1 IT’S JUST A MEDIOCRE SALOON
Despite a long stint in British showrooms between 1971 and ‘77, the Carina is largely forgotten today. But it shared its platform with the Celica coupé and some of its drivetrain with the bigger Corona, with MacPherson strut front end, a beam rear axle, and coil springs all round. It had servo-assisted front disc brakes and a choice of four-speed manual or automatic transmission and conformed to Toyota’s trusty layout of an in-line petrol engine (a 1.6-litre ‘four’ with an alloy cylinder head and twin carbs) powering the rear wheels.
2 IT WAS GUTLESS
Not at all. It was a beacon of liveliness for a medium sized family saloon. The Carina could leap from standstill to 60mph in an eager 12.2sec, and the top speed was 100mph. Handling was rather prone to understeer but contemporary reports were full of praise for brakes, steering and gearchange. From a day-to-day viewpoint, British drivers accustomed to Fords and Vauxhalls were immediately aware of the car’s excellent refinement and driving position. It was far from poor to drive, while never remotely pretending to be a sports car.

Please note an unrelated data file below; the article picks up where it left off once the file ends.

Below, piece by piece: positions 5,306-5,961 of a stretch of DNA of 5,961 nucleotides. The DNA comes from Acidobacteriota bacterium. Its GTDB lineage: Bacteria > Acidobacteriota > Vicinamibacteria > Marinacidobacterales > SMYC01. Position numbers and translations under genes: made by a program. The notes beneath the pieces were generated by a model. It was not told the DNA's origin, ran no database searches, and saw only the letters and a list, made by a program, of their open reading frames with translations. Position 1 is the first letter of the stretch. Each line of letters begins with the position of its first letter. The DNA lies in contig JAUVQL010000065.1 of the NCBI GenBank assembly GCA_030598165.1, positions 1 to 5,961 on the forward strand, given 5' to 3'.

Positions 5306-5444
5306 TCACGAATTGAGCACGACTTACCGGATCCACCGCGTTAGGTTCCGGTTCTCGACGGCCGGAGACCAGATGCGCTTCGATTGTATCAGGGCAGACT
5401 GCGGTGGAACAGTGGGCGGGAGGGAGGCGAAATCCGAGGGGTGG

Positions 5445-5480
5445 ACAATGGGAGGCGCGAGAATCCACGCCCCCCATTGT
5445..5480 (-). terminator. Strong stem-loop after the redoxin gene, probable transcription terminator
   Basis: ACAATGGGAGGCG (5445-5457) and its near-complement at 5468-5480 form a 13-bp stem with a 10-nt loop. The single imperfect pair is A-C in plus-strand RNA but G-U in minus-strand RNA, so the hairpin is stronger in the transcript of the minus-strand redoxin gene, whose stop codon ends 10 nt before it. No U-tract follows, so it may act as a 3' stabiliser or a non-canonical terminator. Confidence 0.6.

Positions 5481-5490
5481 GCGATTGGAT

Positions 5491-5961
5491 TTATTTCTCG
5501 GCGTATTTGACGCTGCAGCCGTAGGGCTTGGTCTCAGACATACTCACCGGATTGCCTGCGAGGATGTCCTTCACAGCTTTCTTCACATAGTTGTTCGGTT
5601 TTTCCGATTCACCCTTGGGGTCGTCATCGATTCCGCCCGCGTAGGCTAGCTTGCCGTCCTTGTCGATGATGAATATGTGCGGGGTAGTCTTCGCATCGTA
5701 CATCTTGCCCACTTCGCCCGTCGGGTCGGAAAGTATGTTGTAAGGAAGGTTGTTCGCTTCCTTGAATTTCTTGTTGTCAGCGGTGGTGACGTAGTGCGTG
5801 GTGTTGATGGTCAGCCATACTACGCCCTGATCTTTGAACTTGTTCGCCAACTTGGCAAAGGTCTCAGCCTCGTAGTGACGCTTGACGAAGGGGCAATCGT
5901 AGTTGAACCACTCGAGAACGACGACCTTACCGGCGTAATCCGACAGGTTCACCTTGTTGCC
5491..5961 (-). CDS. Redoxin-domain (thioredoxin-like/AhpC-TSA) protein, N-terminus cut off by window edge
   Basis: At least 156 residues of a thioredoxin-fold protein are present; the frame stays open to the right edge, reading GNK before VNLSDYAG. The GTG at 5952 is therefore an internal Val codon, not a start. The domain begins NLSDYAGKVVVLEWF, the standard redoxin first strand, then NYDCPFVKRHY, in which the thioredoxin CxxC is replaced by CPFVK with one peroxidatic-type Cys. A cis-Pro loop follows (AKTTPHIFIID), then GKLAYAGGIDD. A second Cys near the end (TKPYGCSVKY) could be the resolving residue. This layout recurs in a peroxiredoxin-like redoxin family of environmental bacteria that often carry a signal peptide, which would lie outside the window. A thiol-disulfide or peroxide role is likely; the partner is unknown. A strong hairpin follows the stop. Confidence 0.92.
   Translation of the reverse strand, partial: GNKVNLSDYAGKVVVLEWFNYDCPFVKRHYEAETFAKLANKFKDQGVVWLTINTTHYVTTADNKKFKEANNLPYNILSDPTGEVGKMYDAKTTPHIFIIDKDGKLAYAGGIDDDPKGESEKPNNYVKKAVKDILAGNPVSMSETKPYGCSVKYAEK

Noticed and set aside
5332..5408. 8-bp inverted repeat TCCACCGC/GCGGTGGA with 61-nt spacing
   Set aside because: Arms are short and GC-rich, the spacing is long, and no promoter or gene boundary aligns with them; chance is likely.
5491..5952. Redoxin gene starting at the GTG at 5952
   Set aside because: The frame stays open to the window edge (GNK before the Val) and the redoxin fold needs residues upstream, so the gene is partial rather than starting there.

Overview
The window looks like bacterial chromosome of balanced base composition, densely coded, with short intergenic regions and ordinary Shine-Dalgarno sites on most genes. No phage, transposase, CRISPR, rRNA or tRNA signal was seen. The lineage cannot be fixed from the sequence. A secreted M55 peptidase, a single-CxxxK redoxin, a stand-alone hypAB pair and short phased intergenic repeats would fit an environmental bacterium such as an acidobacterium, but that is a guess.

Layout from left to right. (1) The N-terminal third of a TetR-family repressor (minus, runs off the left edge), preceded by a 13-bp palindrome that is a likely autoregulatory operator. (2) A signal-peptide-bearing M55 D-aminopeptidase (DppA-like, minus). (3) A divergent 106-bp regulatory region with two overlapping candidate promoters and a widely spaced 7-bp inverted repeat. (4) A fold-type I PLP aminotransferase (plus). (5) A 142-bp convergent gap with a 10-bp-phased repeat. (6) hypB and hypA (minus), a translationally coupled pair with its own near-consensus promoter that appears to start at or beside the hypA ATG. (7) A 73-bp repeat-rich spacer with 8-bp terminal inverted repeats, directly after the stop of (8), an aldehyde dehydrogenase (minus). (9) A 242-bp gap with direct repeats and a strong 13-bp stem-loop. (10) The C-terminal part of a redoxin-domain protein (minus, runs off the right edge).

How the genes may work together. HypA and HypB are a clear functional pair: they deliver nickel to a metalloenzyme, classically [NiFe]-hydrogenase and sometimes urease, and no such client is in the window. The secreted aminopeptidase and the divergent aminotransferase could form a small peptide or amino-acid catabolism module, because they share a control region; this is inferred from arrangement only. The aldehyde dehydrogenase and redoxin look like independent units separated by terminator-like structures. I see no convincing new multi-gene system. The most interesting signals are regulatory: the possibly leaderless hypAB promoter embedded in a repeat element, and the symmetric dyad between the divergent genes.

3 BRITISH BUYERS HATED IT
People could be openly hostile to Japanese cars in the early 1970s; sales took off at the expense of the ailing British Leyland. But it wasn’t patriotism that limited sales, more the duties levied on Japanese imports. The Carina’s main rivals were the Ford Cortina MkIII and Morris Marina. But the £1183 Carina – available as one model, a none-too-pretty, semifastback four-door saloon – had a specification groaning with things you paid extra for on rivals, including a radio, clock, reversing lights, servo-assisted brakes and reclining seats.
Quasi-fastback styling a refreshing change to British saloon styling.